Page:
"Hi! Welcome ONBOARD"

"Hi! Welcome Onboard".

"Nice to have you on team".

"We were looking forward to your joining".

"Looking forward to work with you"


This is exactly where the romance ends and actual hard work of marriage starts. You have joined a new organization or transitioned into a new role within same organization. Within couple of months from this day, you might have set out your equations with your allies and enemies (for goodness sake read adversary). Having only allies is of course ideal but in order to stay close to practicality let’s say having no adversary is ideal. Keep your toolkit handy and be cognizant of using right tool at right time.


With some basic tools and some odds & ends you are at least sure you are not walking out on one limb. Let’s discuss some of them:


1. Active listening:

“Sky is blue”


How many questions did hit your mind when you read “Sky is blue”:

· That’s so random, why did he write that?

· Who told sky is blue?

· When – during day or night? During a sunny day or rainy day?

· In my country, it so dusty you cannot even see the sky. Leave colour.

· Blah! Blah! and lots of blahs.

A simple statement has attracts so many questions. In your initial few days stick to open questions and listen (Well Actively). Listening is most underrated and yet most powerful skill. The impression you create during first 60-90 days would remain intact. Going downhill was always easy and would always be easy. Stick to below during first 60-90 days.




2. Dig the past  Scratch the Present  Paint the future


2.1. Dig the PAST:


“History is the version of past events that people have decided to agree upon”

- Napoleon Bonaparte.


History has always been side-lined by most of humanity as archives of boredom. History is not merely list of events, it’s a bridge between bygones “today” and present “today”. It is an era which we cannot feel but certainly know. When it comes to an Organisation, always try to understand:


· Why does the Organization exist. What’s the reason behind the establishment?

· What are the core products or services it started with?

· What are the different business lines in organization and when were they established?

· Who were the influential leaders who shaped the organization as it is today?

· What were the beliefs of founders?

· When in past did the organization fail, how did it deal with that failure?



2.2. Scratch the PRESENT:

“Do not dwell in the past, do not dream of the future, concentrate the mind on the present”

- Buddha


All the meditation practices have always emphasised to stay in present. While knowing the past is great, focus on understanding how is the Organization positioned today. Present is when you became part of the Organization or a team. Identify:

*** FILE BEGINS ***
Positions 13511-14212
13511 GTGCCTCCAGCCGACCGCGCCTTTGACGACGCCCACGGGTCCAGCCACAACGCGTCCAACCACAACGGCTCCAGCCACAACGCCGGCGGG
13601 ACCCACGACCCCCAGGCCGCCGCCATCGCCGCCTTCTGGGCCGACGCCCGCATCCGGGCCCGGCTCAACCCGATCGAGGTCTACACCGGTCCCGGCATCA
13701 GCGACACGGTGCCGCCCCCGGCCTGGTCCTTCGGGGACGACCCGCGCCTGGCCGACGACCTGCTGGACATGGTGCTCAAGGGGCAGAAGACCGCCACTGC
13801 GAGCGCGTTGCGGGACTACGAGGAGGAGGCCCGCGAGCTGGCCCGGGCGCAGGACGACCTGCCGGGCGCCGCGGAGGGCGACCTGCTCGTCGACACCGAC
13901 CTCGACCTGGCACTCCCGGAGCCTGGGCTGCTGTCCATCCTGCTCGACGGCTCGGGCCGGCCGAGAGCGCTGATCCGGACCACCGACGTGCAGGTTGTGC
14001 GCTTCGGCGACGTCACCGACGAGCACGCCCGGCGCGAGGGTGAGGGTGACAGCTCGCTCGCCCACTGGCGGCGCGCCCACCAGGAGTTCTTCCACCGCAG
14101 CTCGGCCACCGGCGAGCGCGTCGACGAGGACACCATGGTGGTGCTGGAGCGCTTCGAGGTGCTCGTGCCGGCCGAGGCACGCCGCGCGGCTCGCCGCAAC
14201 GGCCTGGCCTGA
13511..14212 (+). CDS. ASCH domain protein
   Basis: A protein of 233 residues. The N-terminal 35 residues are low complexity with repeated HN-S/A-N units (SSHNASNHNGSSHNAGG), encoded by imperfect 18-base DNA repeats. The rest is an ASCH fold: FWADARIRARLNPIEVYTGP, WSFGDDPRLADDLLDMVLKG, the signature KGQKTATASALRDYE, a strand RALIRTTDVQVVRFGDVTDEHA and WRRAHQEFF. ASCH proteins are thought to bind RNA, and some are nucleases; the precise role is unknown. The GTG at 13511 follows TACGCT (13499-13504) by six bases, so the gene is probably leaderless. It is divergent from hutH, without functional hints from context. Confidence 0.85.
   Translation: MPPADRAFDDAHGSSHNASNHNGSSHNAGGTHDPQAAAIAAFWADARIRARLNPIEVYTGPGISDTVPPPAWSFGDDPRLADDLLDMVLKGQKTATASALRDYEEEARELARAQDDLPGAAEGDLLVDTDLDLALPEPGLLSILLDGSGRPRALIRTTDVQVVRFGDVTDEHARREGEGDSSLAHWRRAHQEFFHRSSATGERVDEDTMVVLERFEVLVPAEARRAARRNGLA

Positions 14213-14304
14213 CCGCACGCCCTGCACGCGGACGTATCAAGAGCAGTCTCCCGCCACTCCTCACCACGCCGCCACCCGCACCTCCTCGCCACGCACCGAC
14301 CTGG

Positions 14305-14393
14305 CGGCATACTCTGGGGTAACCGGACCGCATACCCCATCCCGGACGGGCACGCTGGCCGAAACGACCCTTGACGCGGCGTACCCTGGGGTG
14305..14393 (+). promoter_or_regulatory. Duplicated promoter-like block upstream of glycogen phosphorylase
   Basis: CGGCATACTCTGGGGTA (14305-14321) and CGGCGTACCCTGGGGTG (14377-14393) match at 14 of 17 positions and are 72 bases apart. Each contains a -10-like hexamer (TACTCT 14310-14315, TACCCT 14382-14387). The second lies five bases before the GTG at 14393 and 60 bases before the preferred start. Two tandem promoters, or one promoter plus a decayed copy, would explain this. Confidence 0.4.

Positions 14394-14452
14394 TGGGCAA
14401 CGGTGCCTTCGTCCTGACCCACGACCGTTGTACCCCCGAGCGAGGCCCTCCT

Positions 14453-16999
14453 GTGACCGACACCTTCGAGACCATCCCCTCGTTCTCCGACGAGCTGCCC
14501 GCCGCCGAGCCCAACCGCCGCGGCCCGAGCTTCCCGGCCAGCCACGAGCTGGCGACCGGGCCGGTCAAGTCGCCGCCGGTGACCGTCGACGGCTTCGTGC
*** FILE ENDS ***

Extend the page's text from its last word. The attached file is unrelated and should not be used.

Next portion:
· What are the potential early wins? Early wins will give you a win right away. Know them well before you act.

· What’s important for your manager? What’s important for your manager is important for your super manager and hence forth for the Organization. Add value there in your capacity. Join hand in moving that wheel faster.

· Know your people:





Everyone focuses in Higher ups and reportees, Connect with your peers too (and frequently so).

· Connect with your manager – At regular intervals.


2.3. Paint the FUTURE:

For all the good reasons and for sake of humanity, don’t be astrologer. Once you are well equipped with past and present, structure your thoughts, identify the patterns and see if you can generate value. DO NOT ACT blindly. PREPARE TO ACT. For any actions during first 90 days, try to under commit and over deliver.


3. Stick to STARS.

Framework often suggested for leaders to identify the kind of setup they are in:

S: Start up

T: Turnaround

A: Accelerated Growth

R: Revamp

S: Sustained growth.


You can be in either of one of the above setup or a mix of it. You need to know your battlefield before you prepare for war. Each of these setup has different challenges and different needs. Let it be people or product – One size doesn’t fit all.


For example. Startup might have way more energy as compared to accelerated growth. However, way more confusion too. You need to channelize the positive energy towards what you want to do and away from what you don’t want to do.


4. Do not keep the BAD news for desserts:

No one likes bad news. More specially if served by someone else than their own people. Feed your manager with bad news on time. That’s gives both of you time to avert it or mitigate the impact. On top of everything, timely news add lot of volume to trust. If you could walk in with a solution, brownie points.


5. Avoid Action imperative:

Actions are important but not with your foot in your mouth.



We all crave for that recipe to win. The first 90 days equips us with the tools which guides us towards success with its well paved out path and well developed framework. Highly recommended for people getting into new Organizations or new roles within Organization.




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